Mumbai: The Reserve Bank of India (RBI) is in talks with bond market participants to increase retail participation in the government debt market.
The central bank may soon mandate Clearing Corp. of India Ltd (CCIL) to develop an online trading platform for government bonds on which movement in yields can be measured in real time and trades can be executed, according to two people familiar with the matter.
Also in the offing could be a lower minimum lot size, from the present Rs10,000, and higher reservation for retail investors in the primary auctions of government bonds.
Currently, up to 5% is reserved for retail investors but there are hardly any takers. The secondary market, in which trading reaches as much as Rs15,000 crore on some days, is also dominated by banks and institutions.
In comparison, at least 40 million retail traders participate in the equity markets.
According to people familiar with the matter, the CCIL platform will be similar to equity trading platforms available through banks and brokerages.
Retail bond investors now trade through a constituents’ subsidiary general ledger (CSGL) account maintained by banks or brokers. This takes time, and the absence of live market feed prevents customers from taking advantage of interest rate volatility.
“RBI is pondering (a proposal) to develop a Web-based platform similar to equity trading,” said a bond trader. “The investor will not only be able to execute orders on a real-time basis through that but can also monitor portfolio and put in some advanced options as they do in equity trading platforms.”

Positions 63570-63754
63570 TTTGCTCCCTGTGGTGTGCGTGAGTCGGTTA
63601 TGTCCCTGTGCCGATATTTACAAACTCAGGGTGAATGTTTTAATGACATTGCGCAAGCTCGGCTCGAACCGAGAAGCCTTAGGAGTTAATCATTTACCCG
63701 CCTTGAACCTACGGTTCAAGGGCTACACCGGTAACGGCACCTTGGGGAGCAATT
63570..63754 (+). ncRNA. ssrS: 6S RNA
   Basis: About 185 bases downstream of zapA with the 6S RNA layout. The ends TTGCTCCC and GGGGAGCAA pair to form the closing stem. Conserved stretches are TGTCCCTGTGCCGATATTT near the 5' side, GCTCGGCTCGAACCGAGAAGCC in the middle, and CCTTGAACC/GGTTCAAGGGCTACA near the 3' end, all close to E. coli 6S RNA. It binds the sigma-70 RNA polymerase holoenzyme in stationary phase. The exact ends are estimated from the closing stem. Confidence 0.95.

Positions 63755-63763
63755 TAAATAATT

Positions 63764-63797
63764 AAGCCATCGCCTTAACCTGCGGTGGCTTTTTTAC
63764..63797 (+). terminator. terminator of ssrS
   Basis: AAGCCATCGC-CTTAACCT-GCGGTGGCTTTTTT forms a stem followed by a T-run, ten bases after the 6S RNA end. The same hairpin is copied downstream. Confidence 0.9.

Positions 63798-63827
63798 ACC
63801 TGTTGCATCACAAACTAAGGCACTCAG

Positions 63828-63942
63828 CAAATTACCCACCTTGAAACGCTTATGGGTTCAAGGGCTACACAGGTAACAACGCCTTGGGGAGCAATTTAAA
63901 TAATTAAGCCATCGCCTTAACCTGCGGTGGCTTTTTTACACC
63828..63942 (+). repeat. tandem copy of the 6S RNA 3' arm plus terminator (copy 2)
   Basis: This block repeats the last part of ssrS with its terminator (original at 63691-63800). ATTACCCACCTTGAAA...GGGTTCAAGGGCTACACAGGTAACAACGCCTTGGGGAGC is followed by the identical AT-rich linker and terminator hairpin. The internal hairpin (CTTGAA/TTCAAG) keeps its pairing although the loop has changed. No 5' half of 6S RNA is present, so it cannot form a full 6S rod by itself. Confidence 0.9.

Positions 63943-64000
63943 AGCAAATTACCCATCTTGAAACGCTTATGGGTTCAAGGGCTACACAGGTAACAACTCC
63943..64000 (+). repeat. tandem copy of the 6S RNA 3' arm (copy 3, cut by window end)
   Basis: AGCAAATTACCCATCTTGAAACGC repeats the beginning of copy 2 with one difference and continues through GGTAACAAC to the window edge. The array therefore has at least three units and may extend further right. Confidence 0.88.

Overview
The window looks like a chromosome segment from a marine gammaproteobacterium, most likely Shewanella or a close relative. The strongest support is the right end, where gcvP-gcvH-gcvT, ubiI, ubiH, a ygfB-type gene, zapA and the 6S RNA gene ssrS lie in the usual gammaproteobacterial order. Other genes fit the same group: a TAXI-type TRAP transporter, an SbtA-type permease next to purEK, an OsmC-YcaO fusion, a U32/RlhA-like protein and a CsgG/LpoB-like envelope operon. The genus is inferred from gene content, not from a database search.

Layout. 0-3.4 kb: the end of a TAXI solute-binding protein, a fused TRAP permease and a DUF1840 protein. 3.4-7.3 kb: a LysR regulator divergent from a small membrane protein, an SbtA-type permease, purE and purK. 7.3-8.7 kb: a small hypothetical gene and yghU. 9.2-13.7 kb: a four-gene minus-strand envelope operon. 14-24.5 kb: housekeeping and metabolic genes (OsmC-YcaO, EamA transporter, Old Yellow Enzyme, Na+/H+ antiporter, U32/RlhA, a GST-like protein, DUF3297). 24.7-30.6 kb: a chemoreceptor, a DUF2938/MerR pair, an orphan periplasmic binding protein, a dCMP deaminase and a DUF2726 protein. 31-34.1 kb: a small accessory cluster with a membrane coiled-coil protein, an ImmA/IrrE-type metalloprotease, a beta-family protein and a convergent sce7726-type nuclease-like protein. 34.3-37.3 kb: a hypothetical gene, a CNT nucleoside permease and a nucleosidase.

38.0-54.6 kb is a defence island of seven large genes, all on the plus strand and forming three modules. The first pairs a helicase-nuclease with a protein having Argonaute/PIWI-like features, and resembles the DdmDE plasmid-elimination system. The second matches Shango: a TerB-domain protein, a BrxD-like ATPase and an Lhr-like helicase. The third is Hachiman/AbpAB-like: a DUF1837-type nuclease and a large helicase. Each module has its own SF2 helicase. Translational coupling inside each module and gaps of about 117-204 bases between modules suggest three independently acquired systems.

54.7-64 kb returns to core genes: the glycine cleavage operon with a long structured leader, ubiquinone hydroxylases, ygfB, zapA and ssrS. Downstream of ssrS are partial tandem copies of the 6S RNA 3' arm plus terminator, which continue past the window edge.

“Retail participation is a must given the increasing size of government debt auctions. In all developed countries, investing in government securities is as easy as investing in equity market,” said the trader, who did not want to be named.
The Indian government is raising Rs4.57 trillion from the market in fiscal 2010-11 to bridge its fiscal deficit.
Bond dealers say most retail investors don’t even know how to invest in the debt market and their best bet are debt funds offered by mutual funds. They also emphasize that low returns on debt instruments is one of the reasons why retail investors, most of whom are day traders, are not interested in that market.
RBI officials have repeatedly been emphasizing the need to increase retail participation. In a recent meeting with bond market participants, including CCIL, details of a Web-based trading platform were discussed.
To start with, the bond trading platform could be a stand-alone product, but in due course it can be integrated with the existing equity trading platform.
A CCIL official, who spoke on condition of anonymity, confirmed that talks are under way to develop a Web-based bond trading platform. “If we get the mandate, based on the requirements involved, we can deliver the platform in a few months.”
Market participants have advised RBI that the minimum lot size be retained at Rs10,000 for now, and lowered over a period of time. This is the same requirement in trading executed through CSGL accounts.
RBI introduced retail participation in bond market in 2000 by reserving 5% of the issued amount for non-competitive bids by retail investors.
Retail trading started in January 2003, according to the Bombay Stock Exchange website. Retail participants can execute their trades through the BSE online trading system, the website says. The exchange is also in the process of introducing Internet trading through the BSE Webx trading system, the website says.
Currently, the settlement of bond trades takes place on a T+2 basis. This means the securities come to an investor’s account two days after the execution of a deal.
It is not clear if the delivery system will change once trading starts on the proposed Web-based platform.